The difference between motivation and inspiration: and why it’s important

The difference between motivation and inspiration: and why it’s important

The difference between motivation and inspiration: and why it’s important

By Gina Shaw

I was recently listening to a podcast about developing healthy lifestyle choices, and the speaker made a beautiful comment about the difference between motivation and inspiration. On some level, we all have an idea of what is “good” for us; perhaps that exercise and healthy food are beneficial for the body, that spending more time outside and less in front of a computer screen is better for our minds. Or that we work too hard, and relax too little. I’ve been thinking about the differences between what it means to motivate oneself opposed to inspire and the invitation to differentiate between the two is perhaps the key in truly shifting into more authentic choices.

Simply out of an awareness of my own thought patterns, I’ve found that motivation can sometimes come from a place of competitive and negative reinforcement. ‘I should do this, because if I don’t, this negative outcome will happen instead.’ We seek to create an experience that will lead us to happiness and well-being, but motivate ourselves in a way that depletes us of our curiosity and joy for life. I’ve noticed this in my own experience; pushing myself to do well on a test with the reinforcement that failing is frightening and defeating – that a failure would somehow define my worthiness. External factors have the ability to motivate actions, yet do not come from an inner place of acceptance. Motivation almost demands us to achieve whatever it is we desire, right here and now. It ignores the gradual transition of moments, pushing forward in a rather forceful way. However, with a shift in perspective I suggest what inspiration may have to offer us.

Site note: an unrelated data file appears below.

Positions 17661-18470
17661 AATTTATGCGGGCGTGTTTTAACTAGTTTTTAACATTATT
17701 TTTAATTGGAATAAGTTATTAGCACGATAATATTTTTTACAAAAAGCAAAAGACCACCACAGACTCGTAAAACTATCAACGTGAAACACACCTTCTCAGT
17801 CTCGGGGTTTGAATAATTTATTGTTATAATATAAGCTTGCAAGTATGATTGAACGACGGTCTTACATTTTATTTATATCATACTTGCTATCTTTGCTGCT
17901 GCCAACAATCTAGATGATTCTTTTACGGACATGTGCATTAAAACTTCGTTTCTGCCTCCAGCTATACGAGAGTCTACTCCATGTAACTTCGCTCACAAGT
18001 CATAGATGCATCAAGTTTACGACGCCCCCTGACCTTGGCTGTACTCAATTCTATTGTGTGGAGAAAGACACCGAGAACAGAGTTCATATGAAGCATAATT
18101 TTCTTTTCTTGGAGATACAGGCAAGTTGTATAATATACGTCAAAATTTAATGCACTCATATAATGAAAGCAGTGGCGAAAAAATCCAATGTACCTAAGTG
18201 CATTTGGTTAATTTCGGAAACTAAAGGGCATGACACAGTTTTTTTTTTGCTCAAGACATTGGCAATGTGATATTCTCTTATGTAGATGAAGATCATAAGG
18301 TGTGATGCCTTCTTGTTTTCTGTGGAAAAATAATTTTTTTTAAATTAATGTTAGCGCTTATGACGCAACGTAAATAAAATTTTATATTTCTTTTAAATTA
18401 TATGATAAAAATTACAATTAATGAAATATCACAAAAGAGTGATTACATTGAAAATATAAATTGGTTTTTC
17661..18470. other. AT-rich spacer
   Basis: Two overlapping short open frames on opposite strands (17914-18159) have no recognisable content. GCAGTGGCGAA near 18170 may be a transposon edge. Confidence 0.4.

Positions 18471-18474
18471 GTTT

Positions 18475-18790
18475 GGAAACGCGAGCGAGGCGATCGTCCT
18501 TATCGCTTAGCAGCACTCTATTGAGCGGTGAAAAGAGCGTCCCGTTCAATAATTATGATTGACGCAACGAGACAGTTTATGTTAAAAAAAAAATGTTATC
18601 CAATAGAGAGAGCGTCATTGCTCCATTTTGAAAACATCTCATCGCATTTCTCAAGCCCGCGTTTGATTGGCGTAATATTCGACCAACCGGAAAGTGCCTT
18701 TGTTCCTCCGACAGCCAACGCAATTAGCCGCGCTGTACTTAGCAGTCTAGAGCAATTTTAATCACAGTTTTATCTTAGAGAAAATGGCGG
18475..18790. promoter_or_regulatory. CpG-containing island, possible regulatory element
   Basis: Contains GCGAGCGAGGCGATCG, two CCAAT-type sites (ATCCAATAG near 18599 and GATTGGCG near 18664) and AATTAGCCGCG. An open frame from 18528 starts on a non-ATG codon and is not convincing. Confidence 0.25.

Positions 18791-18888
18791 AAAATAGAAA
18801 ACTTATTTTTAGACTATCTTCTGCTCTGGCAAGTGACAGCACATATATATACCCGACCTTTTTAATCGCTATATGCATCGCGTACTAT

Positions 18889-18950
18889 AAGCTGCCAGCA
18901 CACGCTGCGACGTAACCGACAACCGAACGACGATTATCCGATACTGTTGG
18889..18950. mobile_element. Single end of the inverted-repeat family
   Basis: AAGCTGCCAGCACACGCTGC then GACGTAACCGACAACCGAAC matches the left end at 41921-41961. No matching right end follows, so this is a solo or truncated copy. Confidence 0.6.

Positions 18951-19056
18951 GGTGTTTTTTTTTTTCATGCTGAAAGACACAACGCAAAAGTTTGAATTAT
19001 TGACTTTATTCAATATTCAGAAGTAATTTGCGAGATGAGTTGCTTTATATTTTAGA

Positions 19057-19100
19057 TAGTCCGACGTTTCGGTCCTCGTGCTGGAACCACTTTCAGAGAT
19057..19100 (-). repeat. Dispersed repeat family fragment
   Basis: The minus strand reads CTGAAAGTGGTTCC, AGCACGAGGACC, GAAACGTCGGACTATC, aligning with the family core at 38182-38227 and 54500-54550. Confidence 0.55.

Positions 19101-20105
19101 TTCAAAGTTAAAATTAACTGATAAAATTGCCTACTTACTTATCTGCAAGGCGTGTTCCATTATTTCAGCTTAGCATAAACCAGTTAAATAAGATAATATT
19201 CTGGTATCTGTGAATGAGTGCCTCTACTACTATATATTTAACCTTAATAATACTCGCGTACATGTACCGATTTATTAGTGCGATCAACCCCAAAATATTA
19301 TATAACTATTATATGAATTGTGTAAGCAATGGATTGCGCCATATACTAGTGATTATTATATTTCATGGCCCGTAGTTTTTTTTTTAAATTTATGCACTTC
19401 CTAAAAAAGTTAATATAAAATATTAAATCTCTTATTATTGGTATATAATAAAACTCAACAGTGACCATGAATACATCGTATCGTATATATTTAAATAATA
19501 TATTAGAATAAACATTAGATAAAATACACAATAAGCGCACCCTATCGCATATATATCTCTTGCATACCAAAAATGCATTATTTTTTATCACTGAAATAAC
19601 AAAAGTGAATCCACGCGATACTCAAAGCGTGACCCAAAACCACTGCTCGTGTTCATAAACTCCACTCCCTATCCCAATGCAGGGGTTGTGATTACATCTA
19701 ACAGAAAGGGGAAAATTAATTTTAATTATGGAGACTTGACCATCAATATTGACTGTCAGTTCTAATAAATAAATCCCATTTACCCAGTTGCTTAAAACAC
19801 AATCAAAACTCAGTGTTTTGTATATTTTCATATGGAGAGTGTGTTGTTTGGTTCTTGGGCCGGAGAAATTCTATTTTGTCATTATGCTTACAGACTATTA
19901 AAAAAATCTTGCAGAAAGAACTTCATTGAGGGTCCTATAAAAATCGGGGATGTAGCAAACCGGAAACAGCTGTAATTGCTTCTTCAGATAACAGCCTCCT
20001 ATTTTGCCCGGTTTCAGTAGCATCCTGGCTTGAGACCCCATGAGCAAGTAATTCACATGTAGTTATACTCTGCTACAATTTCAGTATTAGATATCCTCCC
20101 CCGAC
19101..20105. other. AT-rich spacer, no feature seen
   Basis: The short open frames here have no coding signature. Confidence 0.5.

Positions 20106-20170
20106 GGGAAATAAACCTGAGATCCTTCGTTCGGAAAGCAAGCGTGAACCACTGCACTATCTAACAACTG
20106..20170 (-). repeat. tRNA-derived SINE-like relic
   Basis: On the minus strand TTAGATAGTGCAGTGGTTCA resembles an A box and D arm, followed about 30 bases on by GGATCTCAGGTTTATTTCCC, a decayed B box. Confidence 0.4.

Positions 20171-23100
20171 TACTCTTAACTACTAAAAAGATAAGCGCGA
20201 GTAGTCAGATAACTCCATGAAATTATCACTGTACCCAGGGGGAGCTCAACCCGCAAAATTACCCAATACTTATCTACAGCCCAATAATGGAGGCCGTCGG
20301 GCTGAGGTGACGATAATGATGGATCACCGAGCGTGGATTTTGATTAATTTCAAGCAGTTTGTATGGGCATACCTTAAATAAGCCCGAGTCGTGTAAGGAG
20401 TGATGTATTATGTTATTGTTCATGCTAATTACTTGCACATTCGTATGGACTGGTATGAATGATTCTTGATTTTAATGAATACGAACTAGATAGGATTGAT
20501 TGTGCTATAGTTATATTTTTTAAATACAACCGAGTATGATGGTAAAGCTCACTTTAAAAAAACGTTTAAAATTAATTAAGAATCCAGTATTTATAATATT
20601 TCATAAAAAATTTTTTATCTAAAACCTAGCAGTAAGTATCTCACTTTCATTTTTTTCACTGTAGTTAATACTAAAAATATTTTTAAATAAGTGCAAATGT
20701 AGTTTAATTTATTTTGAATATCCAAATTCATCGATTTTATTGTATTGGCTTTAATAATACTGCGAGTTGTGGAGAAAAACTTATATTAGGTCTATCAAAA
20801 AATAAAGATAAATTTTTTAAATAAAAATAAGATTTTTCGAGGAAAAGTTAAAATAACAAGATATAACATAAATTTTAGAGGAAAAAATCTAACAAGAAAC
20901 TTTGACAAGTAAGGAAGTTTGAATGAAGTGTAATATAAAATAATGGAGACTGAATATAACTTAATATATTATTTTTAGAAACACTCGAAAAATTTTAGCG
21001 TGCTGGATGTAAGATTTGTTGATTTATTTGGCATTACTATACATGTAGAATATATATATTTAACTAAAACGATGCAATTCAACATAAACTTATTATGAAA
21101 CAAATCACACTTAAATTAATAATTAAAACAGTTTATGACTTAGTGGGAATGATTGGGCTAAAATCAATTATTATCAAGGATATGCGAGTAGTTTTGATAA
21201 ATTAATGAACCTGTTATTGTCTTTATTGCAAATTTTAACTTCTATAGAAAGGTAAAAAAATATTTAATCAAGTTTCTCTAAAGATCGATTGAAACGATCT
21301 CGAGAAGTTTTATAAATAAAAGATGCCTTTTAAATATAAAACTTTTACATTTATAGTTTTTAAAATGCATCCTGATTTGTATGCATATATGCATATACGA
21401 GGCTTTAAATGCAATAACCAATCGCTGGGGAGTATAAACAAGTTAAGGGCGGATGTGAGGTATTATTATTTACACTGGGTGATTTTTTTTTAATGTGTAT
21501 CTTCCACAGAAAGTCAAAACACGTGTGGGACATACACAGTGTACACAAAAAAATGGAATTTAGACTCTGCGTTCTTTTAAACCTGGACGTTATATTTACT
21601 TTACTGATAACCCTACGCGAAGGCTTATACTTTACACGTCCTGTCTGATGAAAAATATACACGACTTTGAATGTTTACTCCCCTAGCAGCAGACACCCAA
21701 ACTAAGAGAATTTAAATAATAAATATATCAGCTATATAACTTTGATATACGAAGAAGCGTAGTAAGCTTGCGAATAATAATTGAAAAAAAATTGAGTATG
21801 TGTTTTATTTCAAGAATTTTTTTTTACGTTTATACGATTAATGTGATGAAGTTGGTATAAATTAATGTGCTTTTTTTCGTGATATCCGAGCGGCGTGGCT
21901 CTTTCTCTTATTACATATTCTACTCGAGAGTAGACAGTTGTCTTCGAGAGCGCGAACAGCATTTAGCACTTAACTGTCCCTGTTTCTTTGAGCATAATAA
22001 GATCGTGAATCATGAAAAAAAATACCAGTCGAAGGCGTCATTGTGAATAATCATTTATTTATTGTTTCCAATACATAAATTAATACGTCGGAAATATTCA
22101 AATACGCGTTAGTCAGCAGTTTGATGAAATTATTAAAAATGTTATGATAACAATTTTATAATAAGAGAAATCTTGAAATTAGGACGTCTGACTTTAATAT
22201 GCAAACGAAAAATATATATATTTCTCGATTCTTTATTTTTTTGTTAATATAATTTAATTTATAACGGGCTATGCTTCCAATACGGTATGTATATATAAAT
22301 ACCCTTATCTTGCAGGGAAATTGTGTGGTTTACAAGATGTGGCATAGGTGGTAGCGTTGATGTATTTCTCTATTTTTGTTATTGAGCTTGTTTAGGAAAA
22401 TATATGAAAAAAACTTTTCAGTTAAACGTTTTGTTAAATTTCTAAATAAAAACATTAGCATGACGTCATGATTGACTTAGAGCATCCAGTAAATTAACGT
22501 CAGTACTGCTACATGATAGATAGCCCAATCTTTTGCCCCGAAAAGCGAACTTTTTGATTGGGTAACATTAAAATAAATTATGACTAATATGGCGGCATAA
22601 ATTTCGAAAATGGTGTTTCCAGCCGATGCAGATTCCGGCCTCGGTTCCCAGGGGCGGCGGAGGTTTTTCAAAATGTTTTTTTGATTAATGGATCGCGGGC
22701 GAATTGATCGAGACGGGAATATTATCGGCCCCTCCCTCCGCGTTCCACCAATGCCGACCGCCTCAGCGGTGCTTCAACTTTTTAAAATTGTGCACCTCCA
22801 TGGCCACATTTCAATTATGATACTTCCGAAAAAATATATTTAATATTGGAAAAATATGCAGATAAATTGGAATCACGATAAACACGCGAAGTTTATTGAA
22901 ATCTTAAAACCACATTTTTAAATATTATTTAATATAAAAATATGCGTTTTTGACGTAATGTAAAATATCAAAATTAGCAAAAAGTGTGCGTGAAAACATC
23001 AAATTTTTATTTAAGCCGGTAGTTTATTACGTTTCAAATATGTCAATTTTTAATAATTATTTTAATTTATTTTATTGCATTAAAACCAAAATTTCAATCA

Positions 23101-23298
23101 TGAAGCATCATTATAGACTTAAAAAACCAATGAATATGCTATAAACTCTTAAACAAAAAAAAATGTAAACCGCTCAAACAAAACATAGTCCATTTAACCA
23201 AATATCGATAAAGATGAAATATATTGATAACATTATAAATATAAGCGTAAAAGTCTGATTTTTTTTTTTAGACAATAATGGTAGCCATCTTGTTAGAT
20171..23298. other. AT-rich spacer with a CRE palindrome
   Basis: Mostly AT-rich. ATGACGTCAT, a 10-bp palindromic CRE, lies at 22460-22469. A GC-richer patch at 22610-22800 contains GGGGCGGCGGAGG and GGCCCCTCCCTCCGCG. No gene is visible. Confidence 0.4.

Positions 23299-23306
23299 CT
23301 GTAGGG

The verb to inspire is defined to cause (something) to happen or be created. The word alone evokes a desire to uplift and radiate positivity. This has the ability to create a new experience that positively reinforces our idea of well-being. For example, if one knows all the positive benefits of eating vegetables yet has an aversion to the taste of them, perhaps they can meet that resistance by seeking out a restaurant that offers delicious and healthy choices and find ways to recreate them at home. Rather than suppress the feeling of dislike – because all feelings deserve to be recognized and heard fully – to accept that current perspective and be inspired to find a way to form a new one may inevitably dissolve the perspective one wishes to change. Even with the example of studying for a test, to truly take the time to reflect on why I am pursing a degree and to feel inspired by what this knowledge has to offer me in the short and long term. This contemplation naturally softens my resistance to failure. Whether my score is perfect or not, I know that my best effort comes from a place of love and acceptance within me.

To come from this internal place of joy and acceptance may also serve a more stable and long term well-being. If we no longer feel the need to become successful right now, one may value even the smallest of steps forward. This can create an even larger space to grow and develop, judgment of the present dropped. We are free to authentically connect with who we want to be.

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